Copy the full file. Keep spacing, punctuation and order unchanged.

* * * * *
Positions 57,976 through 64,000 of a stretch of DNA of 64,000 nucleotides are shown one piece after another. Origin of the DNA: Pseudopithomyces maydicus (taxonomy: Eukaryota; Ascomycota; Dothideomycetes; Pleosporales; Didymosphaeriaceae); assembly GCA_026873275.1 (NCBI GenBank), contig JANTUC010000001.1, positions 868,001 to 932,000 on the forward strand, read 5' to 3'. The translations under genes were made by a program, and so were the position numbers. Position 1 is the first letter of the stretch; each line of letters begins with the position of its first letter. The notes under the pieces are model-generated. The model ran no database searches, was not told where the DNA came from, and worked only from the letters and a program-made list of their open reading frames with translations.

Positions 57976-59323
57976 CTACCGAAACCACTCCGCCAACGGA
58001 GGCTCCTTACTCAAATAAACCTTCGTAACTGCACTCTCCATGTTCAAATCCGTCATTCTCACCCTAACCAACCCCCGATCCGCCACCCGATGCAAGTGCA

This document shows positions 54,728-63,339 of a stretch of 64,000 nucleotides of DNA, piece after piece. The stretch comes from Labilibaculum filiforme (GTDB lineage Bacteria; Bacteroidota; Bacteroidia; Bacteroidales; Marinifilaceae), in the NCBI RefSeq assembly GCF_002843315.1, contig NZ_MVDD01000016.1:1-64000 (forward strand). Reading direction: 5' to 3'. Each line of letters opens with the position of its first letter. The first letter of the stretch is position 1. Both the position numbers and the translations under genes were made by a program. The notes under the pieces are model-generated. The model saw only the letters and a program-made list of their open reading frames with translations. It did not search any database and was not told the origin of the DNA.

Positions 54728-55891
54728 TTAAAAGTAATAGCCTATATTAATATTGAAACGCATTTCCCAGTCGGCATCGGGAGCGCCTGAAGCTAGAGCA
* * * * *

Positions 57,976 through 64,000 of a stretch of DNA of 64,000 nucleotides are shown one piece after another. Origin of the DNA: Pseudopithomyces maydicus (taxonomy: Eukaryota; Ascomycota; Dothideomycetes; Pleosporales; Didymosphaeriaceae); assembly GCA_026873275.1 (NCBI GenBank), contig JANTUC010000001.1, positions 868,001 to 932,000 on the forward strand, read 5' to 3'. The translations under genes were made by a program, and so were the position numbers. Position 1 is the first letter of the stretch; each line of letters begins with the position of its first letter. The notes under the pieces are model-generated. The model ran no database searches, was not told where the DNA came from, and worked only from the letters and a program-made list of their open reading frames with translations.

Positions 57976-59323
57976 CTACCGAAACCACTCCGCCAACGGA
58001 GGCTCCTTACTCAAATAAACCTTCGTAACTGCACTCTCCATGTTCAAATCCGTCATTCTCACCCTAACCAACCCCCGATCCGCCACCCGATGCAAGTGCA

This document shows positions 54,728-63,339 of a stretch of 64,000 nucleotides of DNA, piece after piece. The stretch comes from Labilibaculum filiforme (GTDB lineage Bacteria; Bacteroidota; Bacteroidia; Bacteroidales; Marinifilaceae), in the NCBI RefSeq assembly GCF_002843315.1, contig NZ_MVDD01000016.1:1-64000 (forward strand). Reading direction: 5' to 3'. Each line of letters opens with the position of its first letter. The first letter of the stretch is position 1. Both the position numbers and the translations under genes were made by a program. The notes under the pieces are model-generated. The model saw only the letters and a program-made list of their open reading frames with translations. It did not search any database and was not told the origin of the DNA.

Positions 54728-55891
54728 TTAAAAGTAATAGCCTATATTAATATTGAAACGCATTTCCCAGTCGGCATCGGGAGCGCCTGAAGCTAGAGCA